Two returns: one each for summer/winter?
I have a large great room with a high peaked ceiling. The air handler is installed in the attic of the adjacent garage. (The emergency overflow is well designed--I tested it with a garden hose.)
There are eight output registers on the pitched ceiling a a foot or so from the wall.
There is a single return at the ceiling peak, adjacent to the garage. (Photo attached.)
I got to thinking (always dangerous )...shouldn't there be two returns: the (existing) high one for summer to intake the warmed cooling air; and a second one nearer the floor for winter, to take in cooled hearing air? I would open/close them appropriately when I switched between heating to cooling. A second return could easily be installed below the first (on the wall behind the TV).
Thanks in advance,
Has it been an issue being cold for you near the floor or sitting in the chair, and when you stand up, and can feel the heat?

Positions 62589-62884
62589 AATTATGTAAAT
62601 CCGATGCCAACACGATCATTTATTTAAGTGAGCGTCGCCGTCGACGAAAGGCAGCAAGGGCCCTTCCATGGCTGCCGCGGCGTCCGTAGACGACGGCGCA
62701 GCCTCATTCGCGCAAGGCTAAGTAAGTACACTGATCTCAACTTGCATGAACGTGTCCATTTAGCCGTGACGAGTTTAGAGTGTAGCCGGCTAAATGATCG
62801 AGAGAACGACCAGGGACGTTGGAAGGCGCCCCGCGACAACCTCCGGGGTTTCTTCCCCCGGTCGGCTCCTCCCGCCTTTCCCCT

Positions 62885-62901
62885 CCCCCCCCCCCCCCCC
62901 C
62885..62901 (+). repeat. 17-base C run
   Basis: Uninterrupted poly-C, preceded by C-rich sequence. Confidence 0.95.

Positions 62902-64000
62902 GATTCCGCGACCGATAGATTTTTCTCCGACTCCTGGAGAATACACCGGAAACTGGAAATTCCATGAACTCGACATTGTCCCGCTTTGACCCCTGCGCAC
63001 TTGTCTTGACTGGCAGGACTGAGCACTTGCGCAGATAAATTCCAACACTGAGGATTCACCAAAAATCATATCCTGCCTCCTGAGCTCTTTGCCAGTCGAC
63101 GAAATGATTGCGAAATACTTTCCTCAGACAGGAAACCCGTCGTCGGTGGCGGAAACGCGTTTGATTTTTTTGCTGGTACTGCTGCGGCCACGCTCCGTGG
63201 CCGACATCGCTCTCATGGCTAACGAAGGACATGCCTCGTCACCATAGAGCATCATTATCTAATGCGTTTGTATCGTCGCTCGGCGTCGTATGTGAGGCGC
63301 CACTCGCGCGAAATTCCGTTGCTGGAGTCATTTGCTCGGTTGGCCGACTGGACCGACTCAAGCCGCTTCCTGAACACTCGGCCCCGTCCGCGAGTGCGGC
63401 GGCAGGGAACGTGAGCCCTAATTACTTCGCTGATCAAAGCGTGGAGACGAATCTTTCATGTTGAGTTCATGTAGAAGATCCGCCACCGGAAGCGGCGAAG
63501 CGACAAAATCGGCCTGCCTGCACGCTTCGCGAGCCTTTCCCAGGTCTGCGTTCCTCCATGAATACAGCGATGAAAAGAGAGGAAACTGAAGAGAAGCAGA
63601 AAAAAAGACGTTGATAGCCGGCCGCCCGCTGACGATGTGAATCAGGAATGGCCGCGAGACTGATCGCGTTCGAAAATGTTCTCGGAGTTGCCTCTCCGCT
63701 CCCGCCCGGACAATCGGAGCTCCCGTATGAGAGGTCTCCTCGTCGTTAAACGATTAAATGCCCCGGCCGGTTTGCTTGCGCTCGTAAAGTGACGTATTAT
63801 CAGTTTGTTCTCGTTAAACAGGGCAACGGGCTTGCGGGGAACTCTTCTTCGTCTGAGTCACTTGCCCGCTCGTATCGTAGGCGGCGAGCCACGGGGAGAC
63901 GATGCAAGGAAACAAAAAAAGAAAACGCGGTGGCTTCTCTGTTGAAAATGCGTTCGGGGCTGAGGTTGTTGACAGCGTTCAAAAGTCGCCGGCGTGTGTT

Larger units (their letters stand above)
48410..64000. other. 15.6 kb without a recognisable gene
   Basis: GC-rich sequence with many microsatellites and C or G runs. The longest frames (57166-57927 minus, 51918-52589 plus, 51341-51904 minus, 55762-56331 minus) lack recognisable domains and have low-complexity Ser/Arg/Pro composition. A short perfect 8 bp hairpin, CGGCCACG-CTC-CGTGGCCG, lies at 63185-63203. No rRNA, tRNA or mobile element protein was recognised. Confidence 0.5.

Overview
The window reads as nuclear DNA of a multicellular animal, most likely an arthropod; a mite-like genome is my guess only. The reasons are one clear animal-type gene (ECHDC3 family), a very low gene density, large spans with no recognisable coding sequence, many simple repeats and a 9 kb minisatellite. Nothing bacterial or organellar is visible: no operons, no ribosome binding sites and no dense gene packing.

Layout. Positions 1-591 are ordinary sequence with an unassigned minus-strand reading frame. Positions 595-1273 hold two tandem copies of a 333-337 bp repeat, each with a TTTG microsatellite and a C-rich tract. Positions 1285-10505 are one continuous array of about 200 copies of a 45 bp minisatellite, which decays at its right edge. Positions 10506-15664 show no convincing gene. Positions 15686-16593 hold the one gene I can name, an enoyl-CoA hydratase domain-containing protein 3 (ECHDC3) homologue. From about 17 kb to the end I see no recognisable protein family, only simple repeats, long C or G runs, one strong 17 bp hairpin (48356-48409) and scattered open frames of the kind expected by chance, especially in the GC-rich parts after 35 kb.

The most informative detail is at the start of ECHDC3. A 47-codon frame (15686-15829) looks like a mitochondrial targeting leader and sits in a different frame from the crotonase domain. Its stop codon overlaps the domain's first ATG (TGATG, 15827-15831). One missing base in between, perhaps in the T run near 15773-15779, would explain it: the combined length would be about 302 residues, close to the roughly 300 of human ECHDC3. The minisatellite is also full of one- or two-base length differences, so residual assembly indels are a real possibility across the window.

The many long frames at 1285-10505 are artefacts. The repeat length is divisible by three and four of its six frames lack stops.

If you are having that issue, could have a return down near the floor to draw the cold air.
Stick your hand 6" in front of your face, then blow. Felt the air movement didn't yah?
Now leave your hand in the same spot and suck in real hard. You can't feel the air moving when you suck in can yah?
Forced air systems put the conditioned air where you want it by blowing, not sucking. As soon as you get a foot away from the return the effect it has on air movement in the room is negligible.
Based on these basic principals, and my experience I'd say you'd be wasting your time and money doing it.
You may get different opinion's, when you can feel the air move when you suck in real hard is when I'd say it's time to do it .
You couldn't just put another filter grill with a return inside that wall, there wouldn't be enough capacity. You'd have to build another duct going up. IMO, not worth it. Would you remember to check the filter behind the TV frequently? Filters close to the floor tend to get dirty more.
If you're having air flow problems, when was the last time you checked that air filter? Might be just the picture, but it looks dirty.
Well I guess Im gonna disagree with ED